#3 In-person experiences

We live in atomized times and highly individual societies. Everything comes to our house – the food we eat, the clothes we wear, the books we read.

This on-demand lifestyle has confined us to small, individual boxes, where most of the time we’re stuck to our phones, and this conflicts with our deep sense of community. We are social animals, and community is one of the basic needs.

In-person experiences are helping us repair the social fabric and optimize our social life. For instance, cities are finding new ways about how to use urban space and create opportunities for interaction. In Chicago, a pairing of affordable housing and libraries was designed to influence relations across race and class. The Northtown Branch Library in Chicago now replaces the former neighborhood library and is coupled with an affordable housing complex for seniors.

#4  Virtual experience economy

Status is one of the key drivers of all consumer behavior. Before this new experience economy, buying things – whether it was a fabulous car or the latest Gucci fur slippers, was also a way to tell the world that we have the means for it, that we can afford it.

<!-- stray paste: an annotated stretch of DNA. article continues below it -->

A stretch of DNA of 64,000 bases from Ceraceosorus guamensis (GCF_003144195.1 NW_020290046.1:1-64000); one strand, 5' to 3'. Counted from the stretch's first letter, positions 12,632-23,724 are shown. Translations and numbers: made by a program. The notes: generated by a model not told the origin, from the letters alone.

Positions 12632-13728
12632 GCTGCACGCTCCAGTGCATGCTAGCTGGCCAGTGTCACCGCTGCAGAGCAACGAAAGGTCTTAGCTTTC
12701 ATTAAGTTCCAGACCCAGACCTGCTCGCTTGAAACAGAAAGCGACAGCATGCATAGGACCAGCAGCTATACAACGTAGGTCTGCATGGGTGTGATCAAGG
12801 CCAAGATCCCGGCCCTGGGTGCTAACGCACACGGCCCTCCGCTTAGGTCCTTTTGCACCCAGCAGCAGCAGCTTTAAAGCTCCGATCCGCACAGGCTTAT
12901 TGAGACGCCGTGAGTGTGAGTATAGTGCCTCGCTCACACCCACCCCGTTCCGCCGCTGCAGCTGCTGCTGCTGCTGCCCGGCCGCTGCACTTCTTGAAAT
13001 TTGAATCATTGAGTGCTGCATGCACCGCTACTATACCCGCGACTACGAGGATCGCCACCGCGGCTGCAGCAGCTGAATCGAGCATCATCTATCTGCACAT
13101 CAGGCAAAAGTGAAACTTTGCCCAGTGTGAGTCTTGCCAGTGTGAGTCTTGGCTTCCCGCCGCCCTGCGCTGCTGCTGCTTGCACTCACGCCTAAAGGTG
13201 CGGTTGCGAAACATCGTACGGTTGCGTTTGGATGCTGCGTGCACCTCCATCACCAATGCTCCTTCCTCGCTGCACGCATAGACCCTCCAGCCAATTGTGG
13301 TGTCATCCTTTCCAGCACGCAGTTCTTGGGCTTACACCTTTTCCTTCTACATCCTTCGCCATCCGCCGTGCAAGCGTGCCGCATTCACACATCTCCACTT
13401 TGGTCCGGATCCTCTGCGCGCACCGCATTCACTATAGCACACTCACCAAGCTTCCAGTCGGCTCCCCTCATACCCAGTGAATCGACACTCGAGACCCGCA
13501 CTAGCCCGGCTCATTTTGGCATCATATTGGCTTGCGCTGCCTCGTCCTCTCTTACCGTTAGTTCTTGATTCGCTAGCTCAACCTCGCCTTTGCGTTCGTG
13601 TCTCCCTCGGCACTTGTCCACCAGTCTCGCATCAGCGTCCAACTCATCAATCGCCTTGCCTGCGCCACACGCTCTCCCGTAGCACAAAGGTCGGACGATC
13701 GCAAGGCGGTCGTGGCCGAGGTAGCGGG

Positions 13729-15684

In the new economy, people are turning to rare, incredible experiences that show off their status. Living so connected helps us display our status incredibly fast. Instagram and Facebook are waiting by, helping us turn every experience into a very shareable status currency. Our network gets to instantly find out that we’ve had an amazing experience which they haven’t gotten to yet.

More and more people are turning to virtual worlds. They are having extreme experiences in augmented and virtual realities. This February, Marshmello put on the first virtual concert, which was attended by 10 million Fortnite players. When so many people gather in a virtual space for an experience, something really meaningful must be happening.

In a world where people are having AR & VR experiences that are as real and as meaningful to them as they feel in the real world, then those virtual experiences become a status currency. They mark you out as special.

The world will always be shifting, so just knowing about trends is not enough. It’s equally important to pay close attention to all innovations, observe the new expectations they instill in people, and act on them to create something delightful for customers.